Government gives further reassurance of EU trade marks
The UK Government has given further reassurances to business that EU intellectual property rights will continue to be protected in the UK post-Brexit, and in a further development, at no-cost.
The announcement made it clear that existing EU trade marks, registered designs and unregistered designs will be ‘cloned’ onto the UK register “automatically and for free”.
Robin Walker MP, The Parliamentary Under-Secretary of State for Exiting the European Union, made the announcement during a debate in House of Commons yesterday (19th July 2018).
Robin Walker MP said: “We have agreed to protect all existing EU trade marks, community registered designs and unregistered designs in the UK as we leave the EU. In place of those EU-level rights, 1.5 million new UK trade marks and registered designs will be granted automatically and for free.
“The creative industries can therefore be confident that their existing intellectual property rights will not be diminished, and that the UK will remain one of the best places in the world to protect and enforce IP rights.
Mr Walker was responding to a question from the SNP’s Lisa Cameron MP.
This follows the UK Government’s publication of a paper highlighting the points in the European Commission’s draft withdrawal agreement that have been “agreed at negotiators' level”.
The agreement first signalled the UK Government’s intention to grant all European Union registered trade mark and design right holders an equivalent UK right with the same filing and priority dates and with no examination required.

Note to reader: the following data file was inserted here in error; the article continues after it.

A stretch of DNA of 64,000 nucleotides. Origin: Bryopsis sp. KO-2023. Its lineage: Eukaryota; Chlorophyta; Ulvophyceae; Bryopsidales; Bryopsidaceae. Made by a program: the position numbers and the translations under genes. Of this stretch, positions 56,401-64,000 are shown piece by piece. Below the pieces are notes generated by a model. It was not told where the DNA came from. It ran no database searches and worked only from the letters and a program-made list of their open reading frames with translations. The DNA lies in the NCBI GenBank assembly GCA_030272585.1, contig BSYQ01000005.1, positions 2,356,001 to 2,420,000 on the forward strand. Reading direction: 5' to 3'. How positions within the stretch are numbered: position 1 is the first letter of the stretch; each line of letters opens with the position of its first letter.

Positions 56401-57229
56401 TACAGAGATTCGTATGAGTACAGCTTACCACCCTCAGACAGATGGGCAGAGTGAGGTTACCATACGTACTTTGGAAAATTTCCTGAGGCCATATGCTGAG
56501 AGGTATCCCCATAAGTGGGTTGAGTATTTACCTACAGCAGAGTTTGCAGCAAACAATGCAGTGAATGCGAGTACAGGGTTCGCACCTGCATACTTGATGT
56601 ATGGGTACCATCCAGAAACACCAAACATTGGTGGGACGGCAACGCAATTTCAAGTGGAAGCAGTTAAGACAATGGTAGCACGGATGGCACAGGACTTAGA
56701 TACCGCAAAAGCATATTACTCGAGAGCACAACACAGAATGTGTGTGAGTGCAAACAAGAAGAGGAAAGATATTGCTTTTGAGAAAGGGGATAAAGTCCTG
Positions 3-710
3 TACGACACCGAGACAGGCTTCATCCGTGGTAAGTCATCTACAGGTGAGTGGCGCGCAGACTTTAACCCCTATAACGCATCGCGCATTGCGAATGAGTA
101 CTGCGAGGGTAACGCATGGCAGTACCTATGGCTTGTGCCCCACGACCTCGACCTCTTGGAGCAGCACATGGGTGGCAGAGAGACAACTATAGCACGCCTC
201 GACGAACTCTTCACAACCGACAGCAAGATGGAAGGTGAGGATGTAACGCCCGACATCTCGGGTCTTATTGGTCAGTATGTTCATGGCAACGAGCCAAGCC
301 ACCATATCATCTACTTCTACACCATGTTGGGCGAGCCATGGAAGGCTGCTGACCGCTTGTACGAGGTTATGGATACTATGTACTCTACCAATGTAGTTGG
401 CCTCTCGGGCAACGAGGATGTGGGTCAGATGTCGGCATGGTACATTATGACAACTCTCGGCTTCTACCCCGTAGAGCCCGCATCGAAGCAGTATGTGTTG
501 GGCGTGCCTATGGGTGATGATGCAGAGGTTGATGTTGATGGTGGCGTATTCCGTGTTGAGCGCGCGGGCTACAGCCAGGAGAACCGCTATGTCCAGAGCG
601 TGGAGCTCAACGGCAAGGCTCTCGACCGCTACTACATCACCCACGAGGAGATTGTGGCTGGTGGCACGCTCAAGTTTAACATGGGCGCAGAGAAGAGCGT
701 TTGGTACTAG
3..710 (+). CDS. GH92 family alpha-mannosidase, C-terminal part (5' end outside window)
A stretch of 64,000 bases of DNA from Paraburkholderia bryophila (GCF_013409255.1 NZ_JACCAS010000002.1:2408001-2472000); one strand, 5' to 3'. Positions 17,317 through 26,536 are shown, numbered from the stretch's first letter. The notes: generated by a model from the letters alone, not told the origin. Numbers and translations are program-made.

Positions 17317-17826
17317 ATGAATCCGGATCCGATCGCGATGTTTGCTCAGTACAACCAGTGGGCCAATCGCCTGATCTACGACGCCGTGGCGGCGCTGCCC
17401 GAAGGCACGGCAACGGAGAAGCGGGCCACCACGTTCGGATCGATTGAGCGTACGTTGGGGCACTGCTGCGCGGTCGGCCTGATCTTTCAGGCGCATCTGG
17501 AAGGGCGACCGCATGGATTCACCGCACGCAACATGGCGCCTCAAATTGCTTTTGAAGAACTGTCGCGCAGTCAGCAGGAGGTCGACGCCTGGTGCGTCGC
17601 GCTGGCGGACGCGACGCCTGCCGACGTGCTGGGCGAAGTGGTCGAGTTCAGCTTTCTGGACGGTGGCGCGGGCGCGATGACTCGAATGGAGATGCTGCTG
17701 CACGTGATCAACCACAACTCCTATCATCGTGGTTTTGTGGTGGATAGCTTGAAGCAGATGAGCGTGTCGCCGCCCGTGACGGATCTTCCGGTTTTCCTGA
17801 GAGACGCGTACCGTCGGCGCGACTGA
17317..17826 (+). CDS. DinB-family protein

CITMA President Tania Clark said: “It is excellent news for business that the Government has confirmed that EU intellectual property (IP) rights will be automatically protected in the UK post-Brexit at no-cost.
"The Government’s announcement mirrors the solution to IP rights we set out last year, and will help to provide maximum legal certainty at minimal cost.
"The Government must now provide clarity for business on whether UK Chartered Trade Mark Attorneys will continue to be able to represent them at the EU Intellectual Property Office after Brexit.”
UPDATE (23rd July 2018): The Intellectual Property Office has provided CITMA with a clarifying comment.
An IPO spokesperson said: “We can confirm that, subject to agreement of the Withdrawal Agreement, we will continue to protect all existing registered European Union trade marks, registered community designs, and unregistered community designs as we leave the EU. We will do so by creating over 1.7 million comparable UK rights, which will be granted automatically and free-of-charge.
“In terms of the White Paper, as the Minister has stated, there are significant mutual benefits available to the UK and EU through intellectual property cooperation. For that reason we are seeking to explore arrangements on cooperation on IP with the EU, where this is consistent with the UK’s overall approach as set out in the White Paper.”